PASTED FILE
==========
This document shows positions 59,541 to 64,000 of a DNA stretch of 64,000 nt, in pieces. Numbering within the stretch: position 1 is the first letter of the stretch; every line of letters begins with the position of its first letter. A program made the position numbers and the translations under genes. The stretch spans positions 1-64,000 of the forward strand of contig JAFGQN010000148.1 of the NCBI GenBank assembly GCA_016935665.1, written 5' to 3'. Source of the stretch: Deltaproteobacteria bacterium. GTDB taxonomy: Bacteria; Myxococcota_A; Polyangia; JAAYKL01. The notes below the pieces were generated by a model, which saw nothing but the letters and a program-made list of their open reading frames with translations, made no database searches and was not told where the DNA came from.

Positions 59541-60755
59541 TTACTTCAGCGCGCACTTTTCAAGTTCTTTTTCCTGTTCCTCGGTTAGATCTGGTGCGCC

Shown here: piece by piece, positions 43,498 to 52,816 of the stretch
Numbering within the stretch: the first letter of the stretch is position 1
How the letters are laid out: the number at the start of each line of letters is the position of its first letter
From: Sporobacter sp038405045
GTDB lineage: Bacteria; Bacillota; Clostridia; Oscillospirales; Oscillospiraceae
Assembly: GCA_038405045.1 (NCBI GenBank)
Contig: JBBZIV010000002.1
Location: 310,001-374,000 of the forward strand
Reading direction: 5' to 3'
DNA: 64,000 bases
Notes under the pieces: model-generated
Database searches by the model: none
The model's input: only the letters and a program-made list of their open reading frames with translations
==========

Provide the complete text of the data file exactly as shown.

This document shows positions 59,541 to 64,000 of a DNA stretch of 64,000 nt, in pieces. Numbering within the stretch: position 1 is the first letter of the stretch; every line of letters begins with the position of its first letter. A program made the position numbers and the translations under genes. The stretch spans positions 1-64,000 of the forward strand of contig JAFGQN010000148.1 of the NCBI GenBank assembly GCA_016935665.1, written 5' to 3'. Source of the stretch: Deltaproteobacteria bacterium. GTDB taxonomy: Bacteria; Myxococcota_A; Polyangia; JAAYKL01. The notes below the pieces were generated by a model, which saw nothing but the letters and a program-made list of their open reading frames with translations, made no database searches and was not told where the DNA came from.

Positions 59541-60755
59541 TTACTTCAGCGCGCACTTTTCAAGTTCTTTTTCCTGTTCCTCGGTTAGATCTGGTGCGCC

Shown here: piece by piece, positions 43,498 to 52,816 of the stretch
Numbering within the stretch: the first letter of the stretch is position 1
How the letters are laid out: the number at the start of each line of letters is the position of its first letter
From: Sporobacter sp038405045
GTDB lineage: Bacteria; Bacillota; Clostridia; Oscillospirales; Oscillospiraceae
Assembly: GCA_038405045.1 (NCBI GenBank)
Contig: JBBZIV010000002.1
Location: 310,001-374,000 of the forward strand
Reading direction: 5' to 3'
DNA: 64,000 bases
Notes under the pieces: model-generated
Database searches by the model: none
The model's input: only the letters and a program-made list of their open reading frames with translations